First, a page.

Lynn: A lot of our technologies has transferred our work from being physical to being mental. So we probably have less stress if you think about it, I mean a farmer- if you don’t have a good crop you could starve. And there are a few of our jobs that really would amount to starving. Right, not making it through the winter. But when you’re anxious at work then the energy that your body produces is to deal with that anxiety is able to be used and sort of burned off physically.

Liz: So maybe it’s not whether we have more or less stress than before, maybe it’s how we deal with that stress.

Lynn: If your body mobilizes that energy-

*Runner noises*

Lynn: You if we’re gonna run from that bear-

*Bear Noise*

Lynn: And you’re sitting in a car-

*Car horn goes off*

Lynn: You have nowhere to burn off that stress, and so it starts to do more damage to your body because it’s not being used. So your heart is going up-

*Heartbeat sound*

Lynn: But not for any good reason and your stress hormone level is going up, but there’s nothing to cause them to go back down again.

Liz: Ok, time for another example. You’re a farmer-

*Shovel noise and goat sound*

Liz: And you’re working out in your field, and you realize that your crops aren’t as great as you thought they were gonna be this season. So the stress starts to build and it turns into anxiety worrying about not being able to feed your family through the winter.

*Typing noise, shovel  and cow sounds*

Liz: However, instead of being stationary behind a desk working with technology like your computer or your cell phone, you’re active out in the field trying to make the crop work. So that pent up energy that’s built up from the stress and anxiety now has an outlet. Whereas if you’re just sitting in a car-

Lynn: You have nowhere to burn off that stress, and so it starts to do more damage to your body because its not being used. So your heart is going up but not for any good reason and your stress hormone levels are going up but there’s nothing to cause them to go back down again and if you’re gonna respond physically maybe it’s just by pushing on the accelerator of your car-

*Car taking off sound*

Lynn: Which is not a very safe thing to do, and it also has the disadvantage not really exercising that stress. And so the technology- even in terms of having cars, having tractors, you know working at computers as opposed to doing more kinds of physical work. All of those things probably have an effect on our choices in terms of how we respond to stress.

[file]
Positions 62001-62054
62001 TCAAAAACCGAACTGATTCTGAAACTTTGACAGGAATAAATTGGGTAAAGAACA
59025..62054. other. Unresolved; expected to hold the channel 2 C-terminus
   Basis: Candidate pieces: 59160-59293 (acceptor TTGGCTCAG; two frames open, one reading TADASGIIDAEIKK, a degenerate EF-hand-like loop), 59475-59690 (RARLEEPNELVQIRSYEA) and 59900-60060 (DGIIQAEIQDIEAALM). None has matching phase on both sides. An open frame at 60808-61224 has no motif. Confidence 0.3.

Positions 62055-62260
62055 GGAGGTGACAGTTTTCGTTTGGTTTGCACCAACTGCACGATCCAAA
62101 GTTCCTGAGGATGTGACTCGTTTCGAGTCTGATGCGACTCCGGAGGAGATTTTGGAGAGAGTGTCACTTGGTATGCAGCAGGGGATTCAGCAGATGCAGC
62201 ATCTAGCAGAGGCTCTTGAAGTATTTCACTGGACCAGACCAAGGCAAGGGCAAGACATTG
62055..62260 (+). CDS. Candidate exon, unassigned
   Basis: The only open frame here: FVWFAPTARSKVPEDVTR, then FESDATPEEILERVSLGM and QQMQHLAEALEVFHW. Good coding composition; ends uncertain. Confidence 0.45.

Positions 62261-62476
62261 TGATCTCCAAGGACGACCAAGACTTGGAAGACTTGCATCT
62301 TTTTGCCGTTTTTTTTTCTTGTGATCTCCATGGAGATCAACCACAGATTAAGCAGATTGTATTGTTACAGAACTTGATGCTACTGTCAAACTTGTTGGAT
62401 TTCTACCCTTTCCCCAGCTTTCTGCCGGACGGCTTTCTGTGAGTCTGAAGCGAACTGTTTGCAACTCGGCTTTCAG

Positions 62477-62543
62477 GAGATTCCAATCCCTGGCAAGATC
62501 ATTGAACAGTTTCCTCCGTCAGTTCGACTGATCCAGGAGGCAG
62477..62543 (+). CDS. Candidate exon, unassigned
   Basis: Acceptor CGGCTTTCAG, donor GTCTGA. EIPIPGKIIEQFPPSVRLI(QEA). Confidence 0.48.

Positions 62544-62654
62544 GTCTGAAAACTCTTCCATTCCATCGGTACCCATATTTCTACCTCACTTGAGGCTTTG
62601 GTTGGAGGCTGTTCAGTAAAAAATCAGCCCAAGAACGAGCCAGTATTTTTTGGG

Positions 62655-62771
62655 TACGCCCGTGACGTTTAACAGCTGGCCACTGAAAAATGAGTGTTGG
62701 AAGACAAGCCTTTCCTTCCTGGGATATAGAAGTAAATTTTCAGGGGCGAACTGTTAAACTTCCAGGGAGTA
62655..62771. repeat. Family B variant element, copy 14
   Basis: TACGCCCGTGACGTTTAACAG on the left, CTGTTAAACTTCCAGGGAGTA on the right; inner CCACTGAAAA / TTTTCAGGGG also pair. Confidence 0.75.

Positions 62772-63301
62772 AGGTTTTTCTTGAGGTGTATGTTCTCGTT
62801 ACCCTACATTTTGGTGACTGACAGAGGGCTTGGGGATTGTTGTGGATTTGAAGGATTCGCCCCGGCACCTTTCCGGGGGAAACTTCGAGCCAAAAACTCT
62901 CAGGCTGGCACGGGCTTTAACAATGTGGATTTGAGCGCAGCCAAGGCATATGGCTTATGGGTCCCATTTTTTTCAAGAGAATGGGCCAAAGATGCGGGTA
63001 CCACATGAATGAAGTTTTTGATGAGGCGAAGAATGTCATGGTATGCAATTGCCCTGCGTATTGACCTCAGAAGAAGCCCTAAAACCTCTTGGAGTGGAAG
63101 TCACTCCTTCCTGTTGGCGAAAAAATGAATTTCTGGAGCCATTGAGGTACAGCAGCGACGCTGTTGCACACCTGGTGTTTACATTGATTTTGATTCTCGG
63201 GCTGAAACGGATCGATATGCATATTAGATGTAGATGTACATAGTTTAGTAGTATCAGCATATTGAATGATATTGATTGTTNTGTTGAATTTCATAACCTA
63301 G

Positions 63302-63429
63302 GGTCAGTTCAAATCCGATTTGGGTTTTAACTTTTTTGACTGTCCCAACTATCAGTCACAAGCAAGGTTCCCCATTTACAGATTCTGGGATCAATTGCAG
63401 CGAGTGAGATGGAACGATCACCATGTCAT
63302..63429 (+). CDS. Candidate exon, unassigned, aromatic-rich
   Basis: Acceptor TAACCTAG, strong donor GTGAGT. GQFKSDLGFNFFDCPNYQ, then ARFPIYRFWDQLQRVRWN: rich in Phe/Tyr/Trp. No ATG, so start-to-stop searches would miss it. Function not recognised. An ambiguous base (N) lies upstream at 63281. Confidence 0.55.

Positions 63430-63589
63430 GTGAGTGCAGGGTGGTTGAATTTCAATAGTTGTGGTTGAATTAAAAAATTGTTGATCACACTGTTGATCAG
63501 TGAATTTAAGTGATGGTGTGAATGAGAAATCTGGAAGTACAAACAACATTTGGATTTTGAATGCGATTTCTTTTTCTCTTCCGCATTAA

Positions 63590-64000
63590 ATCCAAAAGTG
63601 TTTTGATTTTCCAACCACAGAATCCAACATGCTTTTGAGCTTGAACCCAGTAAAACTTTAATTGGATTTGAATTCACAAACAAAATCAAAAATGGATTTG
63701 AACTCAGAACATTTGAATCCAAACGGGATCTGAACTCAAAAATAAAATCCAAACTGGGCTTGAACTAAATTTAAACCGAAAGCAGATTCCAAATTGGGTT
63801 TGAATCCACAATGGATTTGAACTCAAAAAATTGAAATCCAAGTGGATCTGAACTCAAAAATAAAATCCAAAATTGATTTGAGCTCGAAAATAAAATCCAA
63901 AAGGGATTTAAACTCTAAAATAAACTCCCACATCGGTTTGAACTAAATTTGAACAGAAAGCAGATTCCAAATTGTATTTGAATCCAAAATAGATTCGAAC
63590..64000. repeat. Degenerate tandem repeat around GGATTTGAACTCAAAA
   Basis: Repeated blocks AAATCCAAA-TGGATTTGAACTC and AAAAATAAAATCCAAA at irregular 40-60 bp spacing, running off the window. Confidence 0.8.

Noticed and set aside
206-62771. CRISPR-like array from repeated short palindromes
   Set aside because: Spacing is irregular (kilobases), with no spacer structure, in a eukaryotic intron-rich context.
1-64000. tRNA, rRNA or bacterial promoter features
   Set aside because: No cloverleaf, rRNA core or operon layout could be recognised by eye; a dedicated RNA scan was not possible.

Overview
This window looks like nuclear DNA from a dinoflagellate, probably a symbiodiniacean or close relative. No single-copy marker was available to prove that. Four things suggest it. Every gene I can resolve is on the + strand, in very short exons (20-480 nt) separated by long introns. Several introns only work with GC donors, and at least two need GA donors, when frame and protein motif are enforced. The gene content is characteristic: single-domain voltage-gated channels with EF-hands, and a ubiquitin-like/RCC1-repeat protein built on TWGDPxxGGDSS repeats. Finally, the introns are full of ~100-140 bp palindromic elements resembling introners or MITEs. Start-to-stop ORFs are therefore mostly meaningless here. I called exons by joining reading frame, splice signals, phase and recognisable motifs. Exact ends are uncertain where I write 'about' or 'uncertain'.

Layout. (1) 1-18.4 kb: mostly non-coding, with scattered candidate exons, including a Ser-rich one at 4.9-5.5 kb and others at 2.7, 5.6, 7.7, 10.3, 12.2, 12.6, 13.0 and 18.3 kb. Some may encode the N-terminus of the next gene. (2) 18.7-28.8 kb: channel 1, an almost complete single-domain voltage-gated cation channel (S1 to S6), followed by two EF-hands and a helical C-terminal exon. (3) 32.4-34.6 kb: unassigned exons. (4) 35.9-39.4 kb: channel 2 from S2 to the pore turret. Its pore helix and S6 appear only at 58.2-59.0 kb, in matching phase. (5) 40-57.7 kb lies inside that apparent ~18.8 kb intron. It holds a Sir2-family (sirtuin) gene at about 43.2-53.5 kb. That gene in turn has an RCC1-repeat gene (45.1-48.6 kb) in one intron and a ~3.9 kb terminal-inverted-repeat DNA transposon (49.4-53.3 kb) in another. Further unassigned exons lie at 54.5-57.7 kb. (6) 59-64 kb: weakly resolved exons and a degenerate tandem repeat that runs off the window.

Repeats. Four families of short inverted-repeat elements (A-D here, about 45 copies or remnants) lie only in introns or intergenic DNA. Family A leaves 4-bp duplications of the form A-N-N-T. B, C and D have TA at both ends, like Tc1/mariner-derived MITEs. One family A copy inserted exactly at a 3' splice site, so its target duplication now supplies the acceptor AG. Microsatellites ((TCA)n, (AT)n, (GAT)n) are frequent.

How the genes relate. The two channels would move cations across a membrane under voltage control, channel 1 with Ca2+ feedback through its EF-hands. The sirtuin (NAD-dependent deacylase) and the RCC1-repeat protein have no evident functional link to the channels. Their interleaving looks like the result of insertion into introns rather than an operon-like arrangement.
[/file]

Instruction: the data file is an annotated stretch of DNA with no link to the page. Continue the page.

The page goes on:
Liz: So now we know what’s going on in our body when we stress. We know that each person has different levels of reactivity and we also know that our surrounds can affect our reactions to stress. One person’s excitement could be another person’s fear. We now know that when we do stress, our body needs some place for that energy to go, and while before technology people could physically work it off. They were active in their jobs. Now with technology people don’t have that ability to physically work the energy out right away. So this leads us to our next question, how should we be responding to stress?

Lynn: There are many many ways to respond to stress. So of the ones that are better for us are things like exercising because we’re in a situation where bodies kind of misperceived what it needs to do when it’s giving us all this energy to respond to something we’re afraid of or stressed out about. Then exercise really helps with that, and it might even- as many other responses to stress do it might even make our bodies even a little less reactive in the first place. So it sorta helps us train our nervous system, and a lot of mind body things like meditation and relaxation have that mental side of things it works a bit more directly it doesn’t burn off the energy but it just helps cue the body to come out of that run from the bear mode- what’d we say it goes from activating the sympathetic nervous system to activating the parasympathetic nervous system.

*Record scratch*

Liz: Just a quick refresher. The sympathetic and parasympathetic are both apart of the autonomic nervous system, which we learned earlier means they work involuntarily. The sympathetic is also known as the fight or flight- the active part. Where the parasympathetic is also known as the rest and digest- meaning when your body is at rest! So you can think of it that way. One causes the heart rate to increase while one causes the heart rate to decrease. Ok now we’re all on the same page.

Lynn: And so those two sides of that autonomic autonomic nervous system tend to counteract each other. So you can- can kinda go either direction and most people will do a combination or they may kinda like one better than the other.